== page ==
G. Chandrashekhar

Mumbai, Aug 30

DESPITE strengthening of global steel prices spurred by falling stocks and all round economic growth, the world's largest steel producer China is unlikely to become a significant exporter anytime soon.

Global steel prices have shown signs of strength following the end of the de-stocking phase in US and Europe and strong global industrial production with hot-rolled coil prices in the US improving by about $50 a tonne and spot prices for commodity grades in Asia improving around $20 a tonne.

The emerging conditions are ideal for China to foray into the export market in a big way. However, quality considerations may come in the way of China making a splash in the export market.

Chinese steel prices have traditionally been highly leveraged to the global price cycle, given the country's historical reliance on imported steel.

However, as China is self-sufficient for all but the highest grades of steel, domestic steel prices have become disconnected from the global cycle, experts said.

This has raised a question whether China can become a significant exporter.

If so, it could prove to be a drag on global price cycle. Given rising output in China, indications that stocks are beginning to build (albeit from relatively low levels) and an increasing price gap between domestic Chinese prices and regional prices, there could be expectation of exports from China.

"However, indications from regional trading sources suggest that there has been no increase in Chinese export offers, and regional buyers are not keen on most Chinese material due to bad experiences they had with Chinese exports in late-2004 and early 2005," according to Mr Jim Lennon, analyst with Macquarie Research Commodities.

Explaining the situation, the analyst pointed out that while the only Chinese steel which overseas buyers have serious interest in is from tier one or top steel mills, these mills sell at a large premium to the spot market and therefore, they are not competitive on current regional prices.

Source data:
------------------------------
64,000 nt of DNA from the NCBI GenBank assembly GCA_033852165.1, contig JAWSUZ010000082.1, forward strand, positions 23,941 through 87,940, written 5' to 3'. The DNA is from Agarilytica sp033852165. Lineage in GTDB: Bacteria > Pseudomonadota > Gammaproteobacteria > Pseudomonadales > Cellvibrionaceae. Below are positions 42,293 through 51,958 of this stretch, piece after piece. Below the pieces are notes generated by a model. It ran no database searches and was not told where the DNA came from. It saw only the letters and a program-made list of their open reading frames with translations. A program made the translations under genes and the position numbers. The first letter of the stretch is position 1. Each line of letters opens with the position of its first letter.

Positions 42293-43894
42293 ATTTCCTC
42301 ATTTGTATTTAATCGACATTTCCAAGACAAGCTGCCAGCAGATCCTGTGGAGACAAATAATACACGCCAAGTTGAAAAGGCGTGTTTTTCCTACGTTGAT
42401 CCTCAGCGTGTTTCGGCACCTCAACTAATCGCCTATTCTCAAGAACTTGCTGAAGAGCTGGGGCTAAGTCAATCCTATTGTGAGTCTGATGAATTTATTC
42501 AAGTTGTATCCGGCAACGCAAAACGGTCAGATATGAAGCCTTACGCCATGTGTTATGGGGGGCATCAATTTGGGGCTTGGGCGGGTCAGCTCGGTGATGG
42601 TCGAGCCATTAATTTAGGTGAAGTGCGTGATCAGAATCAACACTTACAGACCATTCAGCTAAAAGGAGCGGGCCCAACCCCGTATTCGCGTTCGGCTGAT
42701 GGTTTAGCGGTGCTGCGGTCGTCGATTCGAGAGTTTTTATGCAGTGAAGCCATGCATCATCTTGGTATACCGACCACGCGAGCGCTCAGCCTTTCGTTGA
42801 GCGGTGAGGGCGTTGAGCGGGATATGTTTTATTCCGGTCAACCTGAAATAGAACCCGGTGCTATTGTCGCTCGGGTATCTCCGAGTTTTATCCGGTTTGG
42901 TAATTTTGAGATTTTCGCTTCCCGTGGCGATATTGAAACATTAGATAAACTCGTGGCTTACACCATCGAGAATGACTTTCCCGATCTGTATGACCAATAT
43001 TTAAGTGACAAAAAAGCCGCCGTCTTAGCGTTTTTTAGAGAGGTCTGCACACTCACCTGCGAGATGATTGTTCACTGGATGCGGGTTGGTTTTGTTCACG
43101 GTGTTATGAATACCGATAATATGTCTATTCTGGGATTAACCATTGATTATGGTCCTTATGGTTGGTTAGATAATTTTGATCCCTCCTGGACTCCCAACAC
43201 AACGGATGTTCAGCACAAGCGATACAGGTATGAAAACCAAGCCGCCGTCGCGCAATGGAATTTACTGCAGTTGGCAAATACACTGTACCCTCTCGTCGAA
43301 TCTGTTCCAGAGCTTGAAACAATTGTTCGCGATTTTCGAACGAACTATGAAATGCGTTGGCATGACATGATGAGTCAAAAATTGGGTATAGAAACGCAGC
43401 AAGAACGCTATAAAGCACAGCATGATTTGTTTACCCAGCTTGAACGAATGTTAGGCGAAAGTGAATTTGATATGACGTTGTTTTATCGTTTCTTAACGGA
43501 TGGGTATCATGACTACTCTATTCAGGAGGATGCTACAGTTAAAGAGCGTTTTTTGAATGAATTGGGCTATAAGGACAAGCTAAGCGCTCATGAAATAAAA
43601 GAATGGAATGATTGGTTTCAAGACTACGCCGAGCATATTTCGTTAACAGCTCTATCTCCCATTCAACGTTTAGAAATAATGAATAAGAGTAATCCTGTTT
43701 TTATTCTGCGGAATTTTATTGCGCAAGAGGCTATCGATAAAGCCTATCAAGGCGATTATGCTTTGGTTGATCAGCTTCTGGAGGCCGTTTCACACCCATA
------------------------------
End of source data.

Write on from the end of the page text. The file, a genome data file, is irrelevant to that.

On the other hand, the quality of supplies from tier two or other mills in China is widely described as poor or worse, and overseas buyers have no interest in the products.

The Chinese steel industry is focused on production volumes, characterised by higher and higher output without much attention paid to quality.

Complaints from international buyers suggest appalling quality and non-availability of steel products in required sizes.

No doubt, China's exports were strong in late 2004/early 2005 due to extremely tight global supplies and wide differential between the prices of high and low grades.

The situation is considerably eased now, with the supplies much less tight and price differential narrowed following improved availability of better commodity grade steels from elsewhere.

"Chinese steel is no longer seen as attractive; and even if regional prices see a strong recovery, Chinese exports are still unlikely to rise," Mr Lennon remarked.

(This article was published in the Business Line print edition dated August 31, 2005)
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